I and many other Estonians await the summit between the United States and Russia in Finland taking place today, Monday. 16 July, with a certain sense of unease. I hope I'm wrong, but the feeling gnaws at us nonetheless. Situated across the narrow Gulf of Finland from us to the north, Helsinki – the city hosting the US-Russia summit – happens to be located little more than a stone's throw away from Tallinn, the capital of Estonia.
The view from Northeastern Europe
The Russian President Vladimir Putin can be expected to see if he can extract one or even several concessions from Donald Trump in Finland, with the issue of policy towards Iran and other bargaining chips presumably lying on the table even now, as the meeting nears, and is in fact taking palce.
What the American president does or doesn't do during his meeting with the Russian leader could impact particularly the Baltic States, but also the other countries sandwiched between Russia and Western Europe. All of this could go in either a positive or a chilling manner for us. Depending on what it is that Putin might try to get the US President to concede, there's a good chance that the agenda of the meeting is going to impact on lots of people, going far beyond the personal instincts of Mr. Trump.
It isn't excessive to say that Eastern Europe has been sold down the river on several occasions in history (or abandoned or let down, regardless of how you want to phrase it). This makes us leery in anticipation of the possible outcomes of the Helsinki summit. If you lived in a geopolitical china shop as we do, you too would want Western allies to remain mindful of regional concerns and sensitivities.
What might Putin be attempting to gain from this meeting?
If I were Vladimir Putin, what goals would I be gunning for as I head off to negotiate and parlay with Trump? Putin can be expected to encourage Mr. Trump to follow through on the President's impulse to remove U. troops from Europe.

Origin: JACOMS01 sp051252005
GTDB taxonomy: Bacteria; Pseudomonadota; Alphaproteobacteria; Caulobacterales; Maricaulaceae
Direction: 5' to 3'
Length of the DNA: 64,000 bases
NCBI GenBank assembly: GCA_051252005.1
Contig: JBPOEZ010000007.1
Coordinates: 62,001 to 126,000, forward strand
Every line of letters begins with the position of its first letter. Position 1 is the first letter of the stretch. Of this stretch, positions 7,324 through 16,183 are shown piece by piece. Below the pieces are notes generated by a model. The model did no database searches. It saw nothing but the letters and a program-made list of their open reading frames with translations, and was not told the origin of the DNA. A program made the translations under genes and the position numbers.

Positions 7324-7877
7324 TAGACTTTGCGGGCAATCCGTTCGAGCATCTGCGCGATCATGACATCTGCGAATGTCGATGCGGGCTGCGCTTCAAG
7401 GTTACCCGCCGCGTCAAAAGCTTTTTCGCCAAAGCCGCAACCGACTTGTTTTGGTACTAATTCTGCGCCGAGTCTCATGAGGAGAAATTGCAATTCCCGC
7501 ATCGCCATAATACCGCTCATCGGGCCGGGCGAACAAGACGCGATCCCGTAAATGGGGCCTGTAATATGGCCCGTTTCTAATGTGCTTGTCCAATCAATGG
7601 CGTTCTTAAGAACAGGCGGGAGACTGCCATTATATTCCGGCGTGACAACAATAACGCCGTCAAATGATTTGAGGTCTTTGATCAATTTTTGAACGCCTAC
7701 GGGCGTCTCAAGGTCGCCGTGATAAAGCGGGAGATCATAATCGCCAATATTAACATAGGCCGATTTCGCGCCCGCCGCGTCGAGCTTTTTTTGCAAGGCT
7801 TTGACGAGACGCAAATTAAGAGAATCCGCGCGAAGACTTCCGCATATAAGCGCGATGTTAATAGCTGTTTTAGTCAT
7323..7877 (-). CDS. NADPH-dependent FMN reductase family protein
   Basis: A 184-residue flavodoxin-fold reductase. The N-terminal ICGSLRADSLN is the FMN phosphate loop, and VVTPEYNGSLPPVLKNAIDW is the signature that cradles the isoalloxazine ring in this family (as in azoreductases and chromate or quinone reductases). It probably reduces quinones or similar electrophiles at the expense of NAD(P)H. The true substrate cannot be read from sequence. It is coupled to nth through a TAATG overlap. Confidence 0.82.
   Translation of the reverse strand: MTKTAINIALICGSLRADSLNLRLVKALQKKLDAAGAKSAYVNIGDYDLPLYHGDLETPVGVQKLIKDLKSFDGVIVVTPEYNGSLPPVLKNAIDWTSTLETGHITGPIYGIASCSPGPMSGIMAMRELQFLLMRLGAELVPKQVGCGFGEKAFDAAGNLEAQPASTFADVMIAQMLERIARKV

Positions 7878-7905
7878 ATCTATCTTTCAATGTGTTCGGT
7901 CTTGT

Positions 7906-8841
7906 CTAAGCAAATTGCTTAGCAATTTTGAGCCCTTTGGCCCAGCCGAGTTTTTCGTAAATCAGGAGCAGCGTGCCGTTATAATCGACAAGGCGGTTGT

If he fails at that, Putin can try to extract a promise from the American leader that Washington and NATO will never base troops in the Baltic States or elsewhere along the eastern flank of Europe on a permanent basis. The comparatively small garrisons currently posted to the three Baltic States by allied nations (including the US) are here on a rotational basis. While we're genuinely grateful for their presence here, the sense of the potential impermanence of such a rotating arrangement does keep us on edge a bit. Isn't it possible that while Vladimir Putin protests too much, the western countries just plain pay too much attention to his complaints, which ultimately results in near-paralysis, instead of attending to self-interest?
If I were Russia, I'd want the Baltic States to stay vulnerable and remain unable to defend their air space with Pershing or other heavy-duty interceptor missiles. My overall goal would be that Eastern Europe as a whole must never be given the chance to attain a credible and sufficient deterrent capability.
There are actual reasons why the US should want Eastern Europe to achieve a sufficient defensive posture, such as the vital need to keep NATO from losing its credibility in the event of a potential conflict. Certainly one of the reasons why the US used to keep large numbers of troops on European soil was to try to "keep it in Europe", helping to avoid future conflict from physically spilling over onto America's home turf.
Why not shift American presence from Germany to Northeastern Europe, where it's needed more?
Warsaw has asked the US if Washington might not consider positioning an American armoured division on Polish soil. Not for free, but with Poland ponying up a proposed US$2 billion to the US for the upkeep of that armoured deterrent.
If I were Putin, I'd try real hard to nip something like this in the bud. After all, the Baltic States might get similar ideas, and maybe there are policy makers out there somewhere who might try to work out long-term leasing or other payment arrangements that would enable Estonia and others to procure expensive but nonetheless vital American and other military hardware that the Baltic countries don't quite seem to be able to afford yet.
Although we're working to do better, the Baltic States and several other countries neighbouring Russia, continue to have lamentably weak defensive postures. As things now stand, successfully sending reinforcements to NATO's Achilles heel of the Baltic States in a crisis situation would be a tough nut to crack, which is how Moscow would like to keep it.